|Boomer Pet Magazine e-Mag Spring 2019|
Finding a Dog to Fit Your Family's Lifestyle: Plan Ahead to Reap the Rewards of a Loving Family Pet
By Kimberly Blaker
Every year thousands of dogs are turned over to animal shelters because they were given as a gift without first consulting the gift recipient – or families discover they brought home a biter, barker, digger, or jumper. When pets are given away, the pets, their owners, and children all suffer. So before selecting your dog, do your homework. With a little pre-planning, you can find the dog that most closely fits your family's or gift recipient’s lifestyle.
Variety of dogs, variety of nuisances
Dogs can create many nuisances. Some of these are more common in particular breeds. A barking dog helps protect against intruders. But excessive barking can become a problem. Some breeds known for their barking include the Alaskan Malamute, American Water Spaniel, Bassett Hound, Finnish Spitz, Fox and other Terriers, Great Pyrenees, and Miniature Schnauzer.
A playful, energetic puppy can make a great playmate for your child. But as your puppy grows, that hyperactivity could become overwhelming. High-strung dogs often jump on people and tear through the house. Certain breeds tend to maintain that high energy level well into their adult size bodies. Such breeds include Airedale Terriers, Boxer, Brittany, Cocker Spaniel, Dalmatian, Golden Retriever, Irish Setter, Jack Russell Terrier, Labrador Retriever, Pointer, and Schnauzer.
Dogs dig for many reasons—to bury a bone, to escape from a fenced yard, to keep cool, or out of boredom. A torn-up yard can be the last straw for many dog owners. The following breeds tend to be diggers: Fox Terriers, Norwich Terrier, and Petit Basset Griffon Vendeen.
Dogs can be aggressive for a variety of reasons. Poor breeding, physical abuse, and even disease can cause aggression in a dog. Certain dominant breeds can also tend toward aggressiveness if not handled by a firm and skilled handler. These dogs should be chosen with caution and the understanding they require strong leadership: Akita, American Pit Bull Terrier, Bulldog, Bullmastiff, Chow Chow, Doberman Pinscher, German Shepherd, Rottweiler, Schnauzer, Shih Tzu, Siberian Husky, and Weimaraner.
Grooming is another consideration. While it may sound painless, the upkeep of certain breeds can be overwhelming. In addition to keeping claws trimmed and an occasional bath, some dogs require lengthy daily brushing to remove tangles or trapped fur in double coats. High maintenance breeds include the American Eskimo, Cocker Spaniel, Collie, Great Pyrenees, Llaso Apso, Old English Sheepdog, Poodle, Schnauzer, and Terriers.
Traits to look for in a family dog
Many unforeseen problems can be avoided by finding a dog that’ll be easy for your child to handle so your child can assist in training. Easy trainers include American Water Spaniel, Australian Shepherd, Bichon Frise, Cocker Spaniel, Irish Setter, Italian Greyhound, Maltese, and Shetland Sheepdog.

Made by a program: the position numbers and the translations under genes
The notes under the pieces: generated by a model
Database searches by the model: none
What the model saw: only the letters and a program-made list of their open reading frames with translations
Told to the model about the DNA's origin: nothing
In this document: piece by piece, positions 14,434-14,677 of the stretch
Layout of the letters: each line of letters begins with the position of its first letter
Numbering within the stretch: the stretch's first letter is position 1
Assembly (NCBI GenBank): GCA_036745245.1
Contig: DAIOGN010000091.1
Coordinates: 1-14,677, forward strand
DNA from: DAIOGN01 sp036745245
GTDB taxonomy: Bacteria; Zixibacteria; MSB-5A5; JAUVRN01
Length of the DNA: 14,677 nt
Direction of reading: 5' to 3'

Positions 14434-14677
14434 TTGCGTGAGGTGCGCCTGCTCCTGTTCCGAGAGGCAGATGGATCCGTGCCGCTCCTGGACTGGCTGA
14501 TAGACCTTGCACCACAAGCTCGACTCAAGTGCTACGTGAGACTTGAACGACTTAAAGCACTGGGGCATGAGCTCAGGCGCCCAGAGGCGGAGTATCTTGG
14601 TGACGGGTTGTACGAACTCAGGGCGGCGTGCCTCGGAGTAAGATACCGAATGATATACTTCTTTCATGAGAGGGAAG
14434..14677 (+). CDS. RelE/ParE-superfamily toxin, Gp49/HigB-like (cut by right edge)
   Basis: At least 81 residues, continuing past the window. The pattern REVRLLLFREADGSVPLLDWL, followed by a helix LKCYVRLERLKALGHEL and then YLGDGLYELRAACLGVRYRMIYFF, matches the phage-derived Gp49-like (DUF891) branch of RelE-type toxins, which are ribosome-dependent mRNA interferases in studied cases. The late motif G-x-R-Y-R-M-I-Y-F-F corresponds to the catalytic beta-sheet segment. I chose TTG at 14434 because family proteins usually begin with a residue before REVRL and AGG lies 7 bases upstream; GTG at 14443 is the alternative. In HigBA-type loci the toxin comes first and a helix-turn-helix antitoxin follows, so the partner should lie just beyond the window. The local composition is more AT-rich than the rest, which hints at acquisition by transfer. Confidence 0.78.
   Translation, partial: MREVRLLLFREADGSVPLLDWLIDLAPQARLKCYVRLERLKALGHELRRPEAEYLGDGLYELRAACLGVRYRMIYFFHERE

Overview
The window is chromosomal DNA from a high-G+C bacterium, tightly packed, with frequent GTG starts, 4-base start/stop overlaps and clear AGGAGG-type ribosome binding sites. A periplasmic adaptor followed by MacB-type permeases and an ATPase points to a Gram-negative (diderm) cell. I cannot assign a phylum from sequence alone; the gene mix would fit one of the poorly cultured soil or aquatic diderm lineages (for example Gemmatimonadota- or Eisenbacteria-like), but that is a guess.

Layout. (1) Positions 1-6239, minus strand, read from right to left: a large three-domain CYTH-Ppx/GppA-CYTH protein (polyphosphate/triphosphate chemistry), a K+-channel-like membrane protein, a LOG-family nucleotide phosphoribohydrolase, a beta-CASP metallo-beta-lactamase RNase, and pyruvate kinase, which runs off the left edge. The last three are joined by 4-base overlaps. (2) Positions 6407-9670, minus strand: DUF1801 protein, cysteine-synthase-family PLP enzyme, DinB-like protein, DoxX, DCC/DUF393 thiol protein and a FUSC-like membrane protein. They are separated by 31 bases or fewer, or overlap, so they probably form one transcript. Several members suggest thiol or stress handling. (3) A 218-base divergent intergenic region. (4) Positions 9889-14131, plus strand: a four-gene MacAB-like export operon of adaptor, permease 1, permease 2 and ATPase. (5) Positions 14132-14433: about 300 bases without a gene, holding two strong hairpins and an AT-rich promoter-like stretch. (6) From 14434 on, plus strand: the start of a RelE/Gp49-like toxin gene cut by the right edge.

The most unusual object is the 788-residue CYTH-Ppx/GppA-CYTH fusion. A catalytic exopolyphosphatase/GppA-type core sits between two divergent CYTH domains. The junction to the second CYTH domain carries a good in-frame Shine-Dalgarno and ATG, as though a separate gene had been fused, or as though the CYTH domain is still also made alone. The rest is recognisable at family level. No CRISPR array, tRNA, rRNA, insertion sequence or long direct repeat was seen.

Calm, gentle breeds are important for families with small children. Keep in mind size alone doesn’t dictate these traits. Gentle breeds you might consider are Bassett Hound, Beagle, Bearded Collie, Chinese Crested, Great Dane, Great Pyrenees, Newfoundland, and Mastiff.
Playful and energetic puppies work well for older children who won’t feel threatened by the dog’s full-grown size. Consider an American Eskimo, Bloodhound, Brittany, Dalmatian, Golden Retriever, Irish Wolfhound, Labrador Retriever, Pointer, Poodle, Saint Bernard, or Schnauzer.
There are many other traits to consider in choosing a new dog. Before bringing home your puppy, read a book or articles about the breed that interests you to determine if it will fit your family’s lifestyle. For personalized assistance in choosing a breed, go to http://www.selectsmart.com/DOG/ or one of the many other breed selection sites. You’ll be guided through a series of questions and receive a free personalized list of matches.
The Centers for Disease Control and Prevention estimate that 800,000 people, mostly children, are bitten annually severely enough to require medical attention. Infants and small children shouldn’t be left alone with a dog. It may be difficult to picture your lovable Fido as capable of hurting your child. But even the gentlest dogs have been known to bite.
Little kids sometimes get too close to a dog while it’s eating or chewing a bone or startle a dog while it’s sleeping. Sometimes, small children hang on dogs, pull their tails, or threaten a dog’s safety. This can lead to injury to either the dog or your child.
In addition, dogs view their family as part of its pack. A properly trained dog should view adults and older children as alpha (top dog). But a dog isn't likely to view a small child in this light and may wield its authority when no one’s around.
Apartment living is another consideration. The size dog you choose is important to both your dog’s well being and to maintaining your sanity. High energy and medium to large breeds generally need large areas to romp. Without it, your apartment could become a round-the-clock racetrack. Planning regular walks for these dogs may not be sufficient. You’ll tire long before your dog. Also, there will be occasions when you just won’t be able to accommodate your puppy’s need to exercise.
The costs of pet ownership should also be weighed out. First, there are the obvious costs such as purchasing pet food and annual vaccinations. Other expenses include licensing, monthly heart worm pills, chew toys, damaged belongings, fencing, training, unexpected veterinary expense, grooming, kenneling, and more.